Brother (Hermano)
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Raised as brothers, intense teammates and competitors on the soccer field - the gregarious, swaggering Julio (Eliu Armas) and the more wiry and focused Daniel "Gato" (Fernando Moreno) have remained virtually inseparable ever since the newborn Daniel was found abandoned in a trash heap in their La Ceniza slum. The opportunity of their lives arrives when a football scout invites them to tryout for the city's top professional team, just as a tragic act of violence threatens to tear them apart and prevent them from achieving their dreams. -- (C) Music Box Films

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Rotten Tomatoes Score: 54%

Critic Reviews from Rotten Tomatoes

""Hermano" is well-trod acreage, but there's a vitality here that's easy to appreciate."
‑ Robert Abele, Los Angeles Times
"Rasquin's cinema verite style brings power to the story, and he has coaxed some good performances out of his leads."
‑ G. Allen Johnson, San Francisco Chronicle
"Venezuelan filmmaker Marcel Rasquin's Hermano is a well-meaning melodrama, equal parts heartfelt and contrived."
‑ Rob Humanick, Slant Magazine
"The overwrought story unfolds awkwardly, with one ridiculously contrived act of violence in the middle, and it piles on both sports-drama and up-from-poverty clichés."
‑ Josh Bell, Las Vegas Weekly
"Brotherly love put to the test in potent drama."
‑ Don Groves,
"The sports-as-savior theme is an old one, but this confident movie, alternately volatile and tender, coats its clichés in winningly natural performances and Enrique Aular's kinetic photography."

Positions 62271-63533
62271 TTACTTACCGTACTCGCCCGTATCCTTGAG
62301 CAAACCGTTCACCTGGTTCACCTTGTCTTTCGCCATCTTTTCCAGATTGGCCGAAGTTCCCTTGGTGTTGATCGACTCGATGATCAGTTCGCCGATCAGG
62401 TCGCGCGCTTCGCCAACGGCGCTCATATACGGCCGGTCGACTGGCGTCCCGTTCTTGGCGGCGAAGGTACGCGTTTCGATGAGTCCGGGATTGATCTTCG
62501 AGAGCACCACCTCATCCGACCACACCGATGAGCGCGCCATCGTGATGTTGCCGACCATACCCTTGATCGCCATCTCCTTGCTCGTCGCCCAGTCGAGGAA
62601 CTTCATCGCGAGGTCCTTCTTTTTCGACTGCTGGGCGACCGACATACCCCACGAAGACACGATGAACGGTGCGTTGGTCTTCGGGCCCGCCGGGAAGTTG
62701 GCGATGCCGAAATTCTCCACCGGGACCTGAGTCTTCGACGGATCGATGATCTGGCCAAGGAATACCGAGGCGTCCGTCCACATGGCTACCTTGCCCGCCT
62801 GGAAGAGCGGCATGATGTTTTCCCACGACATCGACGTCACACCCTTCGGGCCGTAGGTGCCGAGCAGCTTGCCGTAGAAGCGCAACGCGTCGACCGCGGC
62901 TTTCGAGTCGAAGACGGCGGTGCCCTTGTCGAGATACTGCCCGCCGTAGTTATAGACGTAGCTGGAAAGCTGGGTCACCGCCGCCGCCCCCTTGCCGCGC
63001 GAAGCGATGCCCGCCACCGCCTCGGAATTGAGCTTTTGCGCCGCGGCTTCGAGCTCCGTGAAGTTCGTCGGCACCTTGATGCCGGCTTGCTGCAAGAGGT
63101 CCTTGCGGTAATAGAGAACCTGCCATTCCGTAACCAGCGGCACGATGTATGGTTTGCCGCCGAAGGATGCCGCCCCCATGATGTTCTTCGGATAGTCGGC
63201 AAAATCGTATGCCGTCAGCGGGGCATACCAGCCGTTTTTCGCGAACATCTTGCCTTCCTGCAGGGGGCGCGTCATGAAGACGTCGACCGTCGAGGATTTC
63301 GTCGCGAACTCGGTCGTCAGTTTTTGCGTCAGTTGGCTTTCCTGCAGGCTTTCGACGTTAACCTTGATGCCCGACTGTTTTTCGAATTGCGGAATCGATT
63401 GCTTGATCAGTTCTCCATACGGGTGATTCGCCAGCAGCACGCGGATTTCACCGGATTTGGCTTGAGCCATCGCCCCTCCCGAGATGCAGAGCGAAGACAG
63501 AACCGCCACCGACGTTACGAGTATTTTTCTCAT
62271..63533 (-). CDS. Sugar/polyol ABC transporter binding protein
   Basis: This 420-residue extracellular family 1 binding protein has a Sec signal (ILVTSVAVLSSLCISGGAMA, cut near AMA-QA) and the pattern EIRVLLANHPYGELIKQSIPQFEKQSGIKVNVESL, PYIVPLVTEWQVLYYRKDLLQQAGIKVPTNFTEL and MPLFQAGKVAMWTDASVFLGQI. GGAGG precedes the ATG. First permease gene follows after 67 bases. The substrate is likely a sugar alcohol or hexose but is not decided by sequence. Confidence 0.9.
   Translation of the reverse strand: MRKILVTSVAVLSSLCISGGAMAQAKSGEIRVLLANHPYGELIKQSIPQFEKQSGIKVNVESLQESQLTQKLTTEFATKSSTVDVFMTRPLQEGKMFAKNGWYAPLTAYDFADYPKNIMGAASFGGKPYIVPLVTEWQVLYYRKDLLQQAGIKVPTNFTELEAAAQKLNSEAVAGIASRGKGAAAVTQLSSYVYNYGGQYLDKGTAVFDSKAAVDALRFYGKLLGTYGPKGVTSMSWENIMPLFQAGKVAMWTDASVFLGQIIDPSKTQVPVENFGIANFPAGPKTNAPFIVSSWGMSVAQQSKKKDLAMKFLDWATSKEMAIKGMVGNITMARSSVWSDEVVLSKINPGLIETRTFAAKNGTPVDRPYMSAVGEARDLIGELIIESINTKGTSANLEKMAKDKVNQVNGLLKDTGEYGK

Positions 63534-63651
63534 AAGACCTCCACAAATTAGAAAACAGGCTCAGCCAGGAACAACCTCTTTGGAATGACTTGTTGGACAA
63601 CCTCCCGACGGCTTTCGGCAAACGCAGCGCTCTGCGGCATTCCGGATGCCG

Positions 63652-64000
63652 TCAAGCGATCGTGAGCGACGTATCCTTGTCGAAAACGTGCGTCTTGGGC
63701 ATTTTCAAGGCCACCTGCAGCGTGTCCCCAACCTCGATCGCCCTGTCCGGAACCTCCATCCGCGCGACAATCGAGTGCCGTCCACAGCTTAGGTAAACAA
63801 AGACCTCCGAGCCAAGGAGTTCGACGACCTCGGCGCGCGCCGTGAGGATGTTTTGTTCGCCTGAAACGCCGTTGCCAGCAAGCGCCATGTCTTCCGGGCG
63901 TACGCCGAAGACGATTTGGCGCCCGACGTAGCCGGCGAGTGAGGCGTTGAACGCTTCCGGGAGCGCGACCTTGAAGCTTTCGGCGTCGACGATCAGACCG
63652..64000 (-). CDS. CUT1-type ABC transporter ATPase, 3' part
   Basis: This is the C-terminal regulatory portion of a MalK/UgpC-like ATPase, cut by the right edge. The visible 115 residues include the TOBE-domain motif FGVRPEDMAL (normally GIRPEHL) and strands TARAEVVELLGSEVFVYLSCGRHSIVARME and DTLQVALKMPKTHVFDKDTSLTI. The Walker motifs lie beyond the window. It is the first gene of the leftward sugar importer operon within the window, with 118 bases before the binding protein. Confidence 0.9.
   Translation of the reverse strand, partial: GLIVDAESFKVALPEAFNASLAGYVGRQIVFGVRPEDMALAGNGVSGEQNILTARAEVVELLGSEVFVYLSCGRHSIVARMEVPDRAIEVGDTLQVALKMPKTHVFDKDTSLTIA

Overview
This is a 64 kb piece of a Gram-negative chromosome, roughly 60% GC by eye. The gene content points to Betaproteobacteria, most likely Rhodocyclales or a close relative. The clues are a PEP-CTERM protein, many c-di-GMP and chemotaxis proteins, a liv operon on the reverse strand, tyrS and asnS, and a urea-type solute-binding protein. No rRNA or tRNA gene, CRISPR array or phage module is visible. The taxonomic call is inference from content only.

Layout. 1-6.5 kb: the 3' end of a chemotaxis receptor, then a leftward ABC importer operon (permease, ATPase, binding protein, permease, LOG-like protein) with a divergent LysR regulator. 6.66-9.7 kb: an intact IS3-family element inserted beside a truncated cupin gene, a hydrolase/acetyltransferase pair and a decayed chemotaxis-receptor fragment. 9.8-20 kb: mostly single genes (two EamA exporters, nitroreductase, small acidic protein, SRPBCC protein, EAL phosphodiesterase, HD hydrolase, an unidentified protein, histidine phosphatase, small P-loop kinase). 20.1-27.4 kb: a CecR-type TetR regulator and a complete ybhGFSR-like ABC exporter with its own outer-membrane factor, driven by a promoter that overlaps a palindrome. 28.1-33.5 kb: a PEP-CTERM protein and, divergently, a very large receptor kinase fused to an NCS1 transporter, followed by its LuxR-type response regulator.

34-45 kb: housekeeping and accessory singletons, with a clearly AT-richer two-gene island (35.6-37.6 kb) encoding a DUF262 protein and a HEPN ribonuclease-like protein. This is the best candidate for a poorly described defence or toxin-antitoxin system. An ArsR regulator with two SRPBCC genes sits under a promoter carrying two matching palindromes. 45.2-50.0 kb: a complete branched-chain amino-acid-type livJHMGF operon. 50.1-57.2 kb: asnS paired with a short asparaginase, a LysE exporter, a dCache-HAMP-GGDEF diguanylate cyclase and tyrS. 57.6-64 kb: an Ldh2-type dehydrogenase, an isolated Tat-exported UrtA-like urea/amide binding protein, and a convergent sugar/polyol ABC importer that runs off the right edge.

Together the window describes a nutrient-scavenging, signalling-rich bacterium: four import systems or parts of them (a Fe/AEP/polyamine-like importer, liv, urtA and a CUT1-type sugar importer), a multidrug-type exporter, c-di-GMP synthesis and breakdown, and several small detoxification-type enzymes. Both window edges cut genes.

‑ Jeannette Catsoulis, New York Times
"Scoring goals in soccer is hard. Hermano earns its points too easily."
‑ Scott Tobias, AV Club
"The story feels driven more by coincidence than authenticity, leading to an eye-rolling climax."
‑ Todd Jorgenson,
"Rasquin and Jones avoid cliche to deliver an ending that hits home as hard as an unexpected football to the solar plexus."
‑ Amber Wilkinson, Eye for Film
"The over-the-top opening, which evokes baby Moses in the bulrushes, indicates grand ambitions, but unfortunately the gritty realism of Rasquin's cinematic style is just camouflage for another cliched sports flick."
‑ Kerry Lengel, Arizona Republic
"Hermano is part sports film, part neorealist drama and a fully successful debut feature from Venezuelan director Marcel Rasquín."
‑ Matt Kelemen, Las Vegas CityLife
"An uneasy combination of good and bad, which earns a mild recommendation on the strength of the two lead performances and its success in capturing the desperate milieu of Caracas' teeming underclass."
‑ Frank Swietek, One Guy's Opinion
"Good football action and an inside look at the Caracas barrios cannot save this film from a thin script and sport drama predictability."
‑ Ron Wilkinson, Monsters and Critics
More reviews for Brother (Hermano) on Rotten Tomatoes